My One and Only
After catching her husband (Kevin Bacon) in a compromising position, Anne Devereaux (Renée Zellweger) rounds up her teenage sons and hits the road, hoping to find a wealthy new man to care for her family in this comedy based on the real-life childhood of actor George Hamilton. Anne finds no shortage of admirers -- and on her quest for a husband, she soon discovers herself. Eric McCormack, Logan Lerman and Nick Stahl co-star.
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- Richard Loncraine
Widescreen Anamorphic 2.35:1Subtitles
English SDH, Spanish (Neutral)Closed captioned
NoLanguage and sound
English: Dolby Digital 5.1Other features
Color; interactive menus; scene access; behind-the-scenes featurette; making-of featurettes.
My One and OnlyClose
Common Sense Note
Parents need to know that although this 1950s-set comedy starring Renee Zellweger is fairly light and frothy in tone, it takes on mature themes like adultery, single parenthood, and divorce's effects on children. In addition to plenty of irresponsible parenting, expect some swearing (including "f--k") and sexuality (including a scene in which a teen girl bares her breasts to a boy, though they're not shown). Still, in the end, the story proves uplifting, even moving, despite some strong life lessons.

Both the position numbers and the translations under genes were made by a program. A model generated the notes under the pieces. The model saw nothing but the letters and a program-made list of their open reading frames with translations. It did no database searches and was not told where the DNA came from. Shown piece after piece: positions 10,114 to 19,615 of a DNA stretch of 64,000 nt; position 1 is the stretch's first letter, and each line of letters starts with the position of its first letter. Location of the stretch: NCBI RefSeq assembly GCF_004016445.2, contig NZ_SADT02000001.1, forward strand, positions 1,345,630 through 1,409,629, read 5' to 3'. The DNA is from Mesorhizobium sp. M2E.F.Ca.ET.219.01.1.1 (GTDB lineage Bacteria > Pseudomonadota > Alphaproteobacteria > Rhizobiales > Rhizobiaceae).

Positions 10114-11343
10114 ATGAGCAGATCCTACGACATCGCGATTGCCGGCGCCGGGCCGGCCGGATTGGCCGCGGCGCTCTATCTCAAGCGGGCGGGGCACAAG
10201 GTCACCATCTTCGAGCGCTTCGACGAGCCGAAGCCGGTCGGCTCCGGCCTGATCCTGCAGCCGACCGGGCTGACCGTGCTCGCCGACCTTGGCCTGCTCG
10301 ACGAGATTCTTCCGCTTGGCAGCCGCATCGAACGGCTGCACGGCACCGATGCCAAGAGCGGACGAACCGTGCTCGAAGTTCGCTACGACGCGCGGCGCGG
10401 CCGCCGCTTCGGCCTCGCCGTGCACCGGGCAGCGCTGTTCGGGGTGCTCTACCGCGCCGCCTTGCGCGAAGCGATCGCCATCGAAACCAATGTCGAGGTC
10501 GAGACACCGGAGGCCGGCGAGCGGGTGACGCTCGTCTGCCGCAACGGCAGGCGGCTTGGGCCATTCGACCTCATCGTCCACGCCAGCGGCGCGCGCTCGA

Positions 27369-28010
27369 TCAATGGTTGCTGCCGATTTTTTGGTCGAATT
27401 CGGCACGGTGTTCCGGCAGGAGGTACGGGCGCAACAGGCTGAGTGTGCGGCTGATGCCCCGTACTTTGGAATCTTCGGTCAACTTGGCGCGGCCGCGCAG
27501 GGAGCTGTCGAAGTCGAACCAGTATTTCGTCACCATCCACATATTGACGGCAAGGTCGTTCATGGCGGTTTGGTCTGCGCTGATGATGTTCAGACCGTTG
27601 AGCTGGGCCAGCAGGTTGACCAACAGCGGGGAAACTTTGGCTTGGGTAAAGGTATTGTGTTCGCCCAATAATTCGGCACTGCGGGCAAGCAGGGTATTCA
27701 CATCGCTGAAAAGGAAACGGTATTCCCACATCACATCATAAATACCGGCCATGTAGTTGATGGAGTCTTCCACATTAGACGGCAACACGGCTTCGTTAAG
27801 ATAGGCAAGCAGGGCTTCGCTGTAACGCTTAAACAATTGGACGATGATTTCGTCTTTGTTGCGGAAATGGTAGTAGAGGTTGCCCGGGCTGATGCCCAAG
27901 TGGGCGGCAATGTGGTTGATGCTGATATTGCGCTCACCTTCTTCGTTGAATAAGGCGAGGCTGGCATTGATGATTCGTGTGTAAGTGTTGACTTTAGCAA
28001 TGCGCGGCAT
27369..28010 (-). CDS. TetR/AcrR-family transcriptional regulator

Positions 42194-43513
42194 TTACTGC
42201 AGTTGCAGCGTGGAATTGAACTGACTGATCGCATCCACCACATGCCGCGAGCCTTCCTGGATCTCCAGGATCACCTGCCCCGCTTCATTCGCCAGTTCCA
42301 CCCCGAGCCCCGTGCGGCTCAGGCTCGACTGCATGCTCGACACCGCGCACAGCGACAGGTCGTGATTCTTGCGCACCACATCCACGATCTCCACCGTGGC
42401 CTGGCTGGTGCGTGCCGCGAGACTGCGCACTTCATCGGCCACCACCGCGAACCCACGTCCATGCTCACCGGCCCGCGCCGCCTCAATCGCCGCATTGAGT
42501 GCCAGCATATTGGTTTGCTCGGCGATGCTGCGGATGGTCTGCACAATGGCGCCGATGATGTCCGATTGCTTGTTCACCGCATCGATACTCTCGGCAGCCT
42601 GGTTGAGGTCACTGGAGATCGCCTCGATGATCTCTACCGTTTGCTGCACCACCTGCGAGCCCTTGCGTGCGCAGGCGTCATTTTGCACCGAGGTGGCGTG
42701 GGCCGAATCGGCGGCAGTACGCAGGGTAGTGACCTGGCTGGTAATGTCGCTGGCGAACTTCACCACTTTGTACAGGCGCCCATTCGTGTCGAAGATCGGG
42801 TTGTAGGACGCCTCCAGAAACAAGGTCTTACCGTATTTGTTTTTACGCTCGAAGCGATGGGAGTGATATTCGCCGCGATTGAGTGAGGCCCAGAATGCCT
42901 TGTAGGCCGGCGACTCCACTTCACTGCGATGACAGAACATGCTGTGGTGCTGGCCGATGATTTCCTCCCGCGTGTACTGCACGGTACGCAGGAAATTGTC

- Sexual Content
- A woman is mistakenly arrested for prostitution; a wife catches her husband in bed with another woman (no nudity, though he does walk around in his boxers while he and his spouse bicker). A teenage girl bares her breasts to a boy her age (but they're not shown); he responds in a fairly gentlemanly fashion.
- A man lunges after a woman, who protects herself and her son by brandishing a fireplace poker. A mother slaps her son. A man pulls a knife on a woman, and her son defends them both by firing a gun.
- Swearing includes several uses of "s--t," plus "bitch," "goddamn," "hell," "damn," and one use of "f--k."
- Social Behavior
- Parents start out behaving badly, but they eventually learn to prioritize their children and get their act together (some do, anyway). Some teens appear derisive of their parents, especially their mother, but they end up appreciating her attempts to better herself and her family.
- Not applicable
- Drugs / Tobacco / Alcohol
- Some social drinking and smoking, accurate for the 1950s setting.
- Age appropriate
- Not an issue
- Depends on your kid and your family
- Not appropriate for kids of the age most likely to want to see it